As I sit and drink my coffee, I look over my planner and see what’s to be done that day. I also check my menu and before I even make breakfast for everyone, I make sure I have everything I need for dinner. Did you get a little scared there? Don’t, this is the easiest part, but the part that matters the most in the ordering of your day.

My second golden rule of homeschooling is to make sure you know what is for dinner by 10:00 a.m. The application of that rule has saved me from more catastrophes than I would want to list. How do I do that on a daily basis? I make a weekly menu with the weekly sales flyer in hand, and I shop by my menu. That way everything I need is in the house, because another “time suck” is running to the store to get last minute items. That happens occasionally, we’re human after all, but I cut the chances of that happening with a menu.

 So, drink coffee, look over the day, and start dinner. That sounds crazy, but think of this: If you were leaving the house at 8:00 a.m., and would be walking back in the house at 6:00 p.m., what would be the first question from everyone in the house when you got home? “What’s for dinner?”  And you’d learn quickly that you had to have a plan for dinner for when you got home. This is the same. The kids are going to wake up, the day is going to start, school will be rolling,  and before you know it, school will be over and you will be tired. The kids will want to go off and play, and you will not want to haul yourself to the store or think about what you are going to make. This way, you finish school, you roll right into dinner, and everything is under control. Chaos is kept at bay. Then dishes get done, people relax, and you’re ending your day on a peaceful note, which makes your getting up and doing it all over not such a grueling task.

 Which brings us to my third rule of homeschooling: You must read their books. You can skate by a year or two when they’re young, but the snowball effect will start and by the time they hit high school and if you haven’t read one book on their list (begin with the end in mind) you will hardly be able to catch up with them. How do you have a conversation about a book if the book hasn’t been read by both parties? Yes, there are all kinds of shortcuts around this, curricula made so you don’t have to read them, but you didn’t get into homeschooling to shortcut, did you? Look, this is the education of your children, and these books that they will be reading will shape them. They can fill out questions and write paragraphs or papers about them, but the real learning is when two people discuss the book. Not only will the book become a treasure to them, but sharing it will build your relationship. And that is priceless. Add to that when the siblings read the same books and say, “Oh, wait until ninth grade and you read The Once and Future King!” That stuff is magic. The conversations that happen after a few children have read the stories, and the anticipation of joining the familial club of those who have read the story. Truly, it is the magic of family and life and of people who love each other. So, at the least, stay a full year ahead of them so it gives you time to ponder the books and the ideas contained within. When you connect ideas and authors, you don’t leave their education to happenstance and formulas. They will get the best they possibly can from you if you do this one thing alone. That’s not to say it will all fall to pieces if they have to fill out questions on some books because there was a family crisis, but don’t let that become the norm.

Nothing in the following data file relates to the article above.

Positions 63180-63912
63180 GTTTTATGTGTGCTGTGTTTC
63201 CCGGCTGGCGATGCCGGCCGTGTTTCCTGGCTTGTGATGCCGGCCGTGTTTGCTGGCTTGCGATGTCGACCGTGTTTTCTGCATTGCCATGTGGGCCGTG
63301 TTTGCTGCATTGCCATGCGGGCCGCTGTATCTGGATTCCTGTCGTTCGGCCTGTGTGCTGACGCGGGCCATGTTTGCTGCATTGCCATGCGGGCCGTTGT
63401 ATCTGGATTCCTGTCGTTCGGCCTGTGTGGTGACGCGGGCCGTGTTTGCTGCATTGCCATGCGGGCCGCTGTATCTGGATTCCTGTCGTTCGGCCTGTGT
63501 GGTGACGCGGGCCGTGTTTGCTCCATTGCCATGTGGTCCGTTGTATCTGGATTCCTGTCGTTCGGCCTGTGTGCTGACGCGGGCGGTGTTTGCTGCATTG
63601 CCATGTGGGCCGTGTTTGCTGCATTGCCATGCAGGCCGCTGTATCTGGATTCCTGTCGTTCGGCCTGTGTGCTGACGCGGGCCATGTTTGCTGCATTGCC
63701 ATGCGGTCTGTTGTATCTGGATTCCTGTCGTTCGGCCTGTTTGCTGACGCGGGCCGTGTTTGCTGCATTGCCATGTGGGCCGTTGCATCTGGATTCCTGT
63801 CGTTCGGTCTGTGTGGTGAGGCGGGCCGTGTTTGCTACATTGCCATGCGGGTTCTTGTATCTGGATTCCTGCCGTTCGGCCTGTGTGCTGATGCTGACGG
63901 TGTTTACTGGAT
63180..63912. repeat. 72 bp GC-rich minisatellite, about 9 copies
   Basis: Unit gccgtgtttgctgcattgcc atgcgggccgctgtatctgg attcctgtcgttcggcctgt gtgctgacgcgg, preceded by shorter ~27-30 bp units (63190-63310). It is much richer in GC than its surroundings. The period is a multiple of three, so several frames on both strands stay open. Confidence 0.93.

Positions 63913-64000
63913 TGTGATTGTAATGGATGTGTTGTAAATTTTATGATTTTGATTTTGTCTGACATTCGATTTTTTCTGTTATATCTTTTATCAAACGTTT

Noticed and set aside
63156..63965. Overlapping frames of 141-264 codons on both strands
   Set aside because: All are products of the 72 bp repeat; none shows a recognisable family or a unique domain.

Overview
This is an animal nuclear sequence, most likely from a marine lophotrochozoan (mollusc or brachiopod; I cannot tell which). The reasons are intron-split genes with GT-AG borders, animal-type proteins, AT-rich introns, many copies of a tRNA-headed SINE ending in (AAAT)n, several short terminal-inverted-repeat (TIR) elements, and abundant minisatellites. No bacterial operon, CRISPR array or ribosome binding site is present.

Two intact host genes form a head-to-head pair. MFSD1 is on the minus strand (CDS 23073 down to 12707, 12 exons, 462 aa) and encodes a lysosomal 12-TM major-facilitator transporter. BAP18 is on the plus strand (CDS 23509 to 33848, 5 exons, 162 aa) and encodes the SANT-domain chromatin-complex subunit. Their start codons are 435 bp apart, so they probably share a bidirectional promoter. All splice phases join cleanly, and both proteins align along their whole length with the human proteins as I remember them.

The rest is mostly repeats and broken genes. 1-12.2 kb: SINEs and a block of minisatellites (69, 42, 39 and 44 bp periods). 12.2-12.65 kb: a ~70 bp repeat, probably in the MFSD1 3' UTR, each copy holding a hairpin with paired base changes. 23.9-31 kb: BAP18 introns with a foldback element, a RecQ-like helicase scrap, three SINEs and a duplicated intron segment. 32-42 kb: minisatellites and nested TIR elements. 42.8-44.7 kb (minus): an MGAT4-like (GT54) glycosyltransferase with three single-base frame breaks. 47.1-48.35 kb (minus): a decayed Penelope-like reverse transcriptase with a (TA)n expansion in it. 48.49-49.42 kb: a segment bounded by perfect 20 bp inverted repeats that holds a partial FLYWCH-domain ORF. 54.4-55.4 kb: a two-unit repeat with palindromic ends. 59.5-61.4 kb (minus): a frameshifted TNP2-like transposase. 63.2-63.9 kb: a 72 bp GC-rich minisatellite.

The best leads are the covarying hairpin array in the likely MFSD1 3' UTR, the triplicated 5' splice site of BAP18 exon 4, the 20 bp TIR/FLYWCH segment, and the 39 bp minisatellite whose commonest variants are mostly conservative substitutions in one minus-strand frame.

My final rule is to find friends and carve out some time for yourself and your mate. Take up a hobby. Make sure you take time to reconnect with your spouse. Homeschooling is a lot of sacrifice, and the payoff is far off. Your marriage and your self cannot be left to rot as martyrs to homeschooling. Education is about instilling a liturgy of life and a culture of learning that will hopefully be passed down through generations of your family. This is heady stuff. You can’t give what you don’t have, so the cultivation of your own life cannot be left as an afterthought. You also can’t place the weight of decompression from this on your mate. I mean, yes, by all means, they are a parent also, but you don’t want your spouses arrival home to nothing but a litany of offenses of the day and complaining. And you will complain because homeschooling is hard. Parental discipline and decisions are a shared responsibility, but your spouse who also has worked hard all day and dealt with disappointments doesn’t deserve to be the sole bearer of your venting just because they are also parents. This is where friendships with other homeschooling parents are so valuable. It may take time to find them, and now a days we sometimes find these friendships online, but don’t stop seeking them out. And the friendships online can be just as, or even more valuable. You need them, and they need you.

You can do this, really. There are tons of us out there doing this now, in all walks of life. If I can, you can. I remember when I was going to take the test for my driver’s license, and I was terrified, my mother said to me, “There are terrible drivers out there. If they can get their license, so can you.” Truly, if I can do this, so can you, so take heart, adjust the sails, and start forth on this incredible, life changing, utterly fulfilling journey.

Briana Elizabeth is a wife, mother to seven children ages 23 to 7, and caretaker of one Amazon parrot, two dogs, and two cats. When she’s not planning lessons or feeding people, she paints, knits, and writes. You can follow her blog at